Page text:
Economics, Crony Capitalism

09.16 If Jeff Bezos wants to help low-income people why not just pay them better?

09.16 Central Banks Have Gone Rogue, Putting Us All at Risk

International & Futurism

09.18 'Unconscionable' and 'Appalling': In Affront to Those Fleeing US-Backed Wars and Persecution, Trump Slams Door on Refugees

09.17 How to Humanely Solve Europe's Migration Crisis

09.15 A Warning From Europe: The Worst Is Yet to Come [SCARY]

09.15 Crossing Germany's divide — encounters with far-right protesters

09.14 A new authoritarian axis demands an international progressive front

We are a non-profit Internet-only newspaper publication founded in 1973. Your donation is essential to our survival.

You can also mail a check to:
Baltimore News Network, Inc.
P.O. Box 42581
Baltimore, MD 21284-2581
Google
This site Web
  How the Baucus Plan Screws Older People
Newspaper logo

COMMENTARY:

How the Baucus Plan Screws Older People

by James Ridgeway
First published in his blog Unsilent Generation yesterday, 18 September 2009

As I wrote yesterday, there are aspects of the Baucus health care reform plan that don’t bode well for Medicare recipients. But the people who stand to get screwed most by the plan are those who aren’t old enough to qualify for Medicare, but are still old enough to be discriminated against by insurance companies.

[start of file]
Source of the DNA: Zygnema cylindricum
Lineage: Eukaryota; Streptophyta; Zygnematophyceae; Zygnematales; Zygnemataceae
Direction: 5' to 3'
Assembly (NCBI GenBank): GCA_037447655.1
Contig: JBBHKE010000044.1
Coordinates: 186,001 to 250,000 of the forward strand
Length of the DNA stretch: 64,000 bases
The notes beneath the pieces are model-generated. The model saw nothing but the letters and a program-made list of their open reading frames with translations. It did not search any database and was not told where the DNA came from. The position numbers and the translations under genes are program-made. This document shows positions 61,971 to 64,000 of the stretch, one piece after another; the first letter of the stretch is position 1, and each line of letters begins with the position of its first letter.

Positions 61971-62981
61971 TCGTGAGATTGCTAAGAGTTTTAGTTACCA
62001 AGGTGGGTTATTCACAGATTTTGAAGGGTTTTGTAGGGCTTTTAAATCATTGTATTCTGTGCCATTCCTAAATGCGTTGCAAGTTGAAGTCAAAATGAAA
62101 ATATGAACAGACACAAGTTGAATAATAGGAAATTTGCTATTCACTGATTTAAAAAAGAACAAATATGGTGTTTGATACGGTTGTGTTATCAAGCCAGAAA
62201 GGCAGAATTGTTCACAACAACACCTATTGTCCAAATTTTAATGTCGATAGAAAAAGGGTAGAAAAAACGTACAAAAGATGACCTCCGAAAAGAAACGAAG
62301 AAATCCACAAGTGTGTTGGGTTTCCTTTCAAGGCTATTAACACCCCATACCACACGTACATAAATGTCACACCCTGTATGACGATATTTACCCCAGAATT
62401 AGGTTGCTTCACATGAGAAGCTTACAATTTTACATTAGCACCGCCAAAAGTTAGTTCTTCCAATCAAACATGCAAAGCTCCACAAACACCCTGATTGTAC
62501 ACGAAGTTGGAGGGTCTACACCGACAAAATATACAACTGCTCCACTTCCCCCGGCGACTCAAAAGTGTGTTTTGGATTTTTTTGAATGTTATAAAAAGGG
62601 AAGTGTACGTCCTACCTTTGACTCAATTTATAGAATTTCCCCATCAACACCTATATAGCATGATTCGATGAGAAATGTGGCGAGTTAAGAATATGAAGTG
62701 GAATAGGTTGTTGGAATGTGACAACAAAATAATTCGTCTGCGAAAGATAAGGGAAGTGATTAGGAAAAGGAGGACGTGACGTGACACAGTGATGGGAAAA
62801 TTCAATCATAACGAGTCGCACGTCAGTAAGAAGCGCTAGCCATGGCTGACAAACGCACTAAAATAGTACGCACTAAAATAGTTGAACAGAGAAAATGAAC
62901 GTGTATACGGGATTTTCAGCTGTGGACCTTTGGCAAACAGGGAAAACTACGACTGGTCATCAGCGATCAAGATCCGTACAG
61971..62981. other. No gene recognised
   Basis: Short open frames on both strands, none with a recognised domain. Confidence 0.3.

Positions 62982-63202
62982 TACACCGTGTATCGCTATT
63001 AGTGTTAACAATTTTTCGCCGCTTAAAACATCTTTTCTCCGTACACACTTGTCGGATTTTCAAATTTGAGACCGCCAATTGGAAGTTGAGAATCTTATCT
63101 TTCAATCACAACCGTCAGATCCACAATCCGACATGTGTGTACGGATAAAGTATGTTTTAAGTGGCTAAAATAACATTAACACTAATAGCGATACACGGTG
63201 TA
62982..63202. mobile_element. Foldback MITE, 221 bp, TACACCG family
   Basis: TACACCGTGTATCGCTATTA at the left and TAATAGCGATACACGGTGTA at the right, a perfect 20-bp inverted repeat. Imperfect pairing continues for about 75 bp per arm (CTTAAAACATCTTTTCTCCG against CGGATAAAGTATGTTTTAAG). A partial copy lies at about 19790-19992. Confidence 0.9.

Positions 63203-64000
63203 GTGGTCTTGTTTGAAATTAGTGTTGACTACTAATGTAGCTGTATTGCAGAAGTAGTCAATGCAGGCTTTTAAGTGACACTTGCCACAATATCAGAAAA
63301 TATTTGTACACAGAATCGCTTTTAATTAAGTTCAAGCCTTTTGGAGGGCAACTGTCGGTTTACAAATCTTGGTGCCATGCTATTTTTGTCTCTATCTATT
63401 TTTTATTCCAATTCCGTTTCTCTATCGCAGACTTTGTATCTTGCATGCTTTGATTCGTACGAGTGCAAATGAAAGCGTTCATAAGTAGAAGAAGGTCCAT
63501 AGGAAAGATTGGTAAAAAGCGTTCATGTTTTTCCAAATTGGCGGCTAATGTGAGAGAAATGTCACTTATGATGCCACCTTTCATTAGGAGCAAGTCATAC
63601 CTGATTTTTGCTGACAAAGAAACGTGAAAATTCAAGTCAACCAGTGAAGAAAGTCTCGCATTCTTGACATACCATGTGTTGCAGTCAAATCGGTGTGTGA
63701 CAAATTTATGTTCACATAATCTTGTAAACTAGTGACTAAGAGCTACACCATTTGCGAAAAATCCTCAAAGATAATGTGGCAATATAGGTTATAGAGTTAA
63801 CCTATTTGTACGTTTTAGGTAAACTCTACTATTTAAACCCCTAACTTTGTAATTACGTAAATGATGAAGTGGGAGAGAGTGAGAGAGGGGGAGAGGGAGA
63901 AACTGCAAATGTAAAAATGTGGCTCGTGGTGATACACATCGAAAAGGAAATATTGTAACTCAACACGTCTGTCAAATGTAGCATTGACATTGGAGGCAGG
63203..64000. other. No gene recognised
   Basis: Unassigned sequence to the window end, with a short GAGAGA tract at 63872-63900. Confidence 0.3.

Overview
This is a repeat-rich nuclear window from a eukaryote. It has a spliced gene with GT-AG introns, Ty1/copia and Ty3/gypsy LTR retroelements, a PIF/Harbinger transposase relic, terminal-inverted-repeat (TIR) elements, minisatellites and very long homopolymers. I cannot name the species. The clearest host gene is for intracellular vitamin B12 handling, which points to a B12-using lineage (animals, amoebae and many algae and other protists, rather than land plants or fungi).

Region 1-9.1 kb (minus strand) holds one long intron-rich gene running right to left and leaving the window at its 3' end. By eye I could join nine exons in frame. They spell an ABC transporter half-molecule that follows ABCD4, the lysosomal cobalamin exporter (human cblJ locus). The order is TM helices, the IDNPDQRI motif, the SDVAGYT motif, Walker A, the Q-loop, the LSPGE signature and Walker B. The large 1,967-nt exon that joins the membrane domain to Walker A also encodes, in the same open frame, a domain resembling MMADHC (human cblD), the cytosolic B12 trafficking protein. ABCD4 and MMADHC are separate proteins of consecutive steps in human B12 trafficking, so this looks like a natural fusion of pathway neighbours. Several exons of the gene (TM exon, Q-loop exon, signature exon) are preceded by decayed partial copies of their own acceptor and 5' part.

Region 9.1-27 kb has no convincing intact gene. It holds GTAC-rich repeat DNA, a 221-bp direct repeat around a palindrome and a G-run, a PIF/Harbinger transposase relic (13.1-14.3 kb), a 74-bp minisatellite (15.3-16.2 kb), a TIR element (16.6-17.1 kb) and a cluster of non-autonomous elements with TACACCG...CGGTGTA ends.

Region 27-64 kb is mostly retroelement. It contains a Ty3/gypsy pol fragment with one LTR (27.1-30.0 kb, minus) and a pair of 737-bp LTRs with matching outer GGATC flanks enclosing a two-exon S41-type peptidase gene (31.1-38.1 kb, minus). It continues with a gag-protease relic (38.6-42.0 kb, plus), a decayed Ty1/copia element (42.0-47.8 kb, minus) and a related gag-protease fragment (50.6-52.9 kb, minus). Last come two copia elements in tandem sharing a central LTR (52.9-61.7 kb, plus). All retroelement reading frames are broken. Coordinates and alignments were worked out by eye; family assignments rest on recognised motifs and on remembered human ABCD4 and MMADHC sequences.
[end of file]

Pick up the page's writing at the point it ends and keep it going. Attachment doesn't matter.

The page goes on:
For several months, the Columbia Journalism Review has been publishing analyses of the Massachusetts health care system, which in many ways serves as a model for the current national health care reform–a “canary in the coal mine” for the rest of us. The state mandates that all residents have health insurance or face a tax penalty. And while it does provides some regulation of private insurers, it doesn’t bar them for “age rating”–setting different premium rates based on age. This doesn’t apply to most working people who are covered by group plans through their employers, at group rates. But for the self-employed and early retirees–who numbers are growing since the recession began–the costs can be devastating. CJR cites reporting by Kay Lazar in the Boston Globe, which found: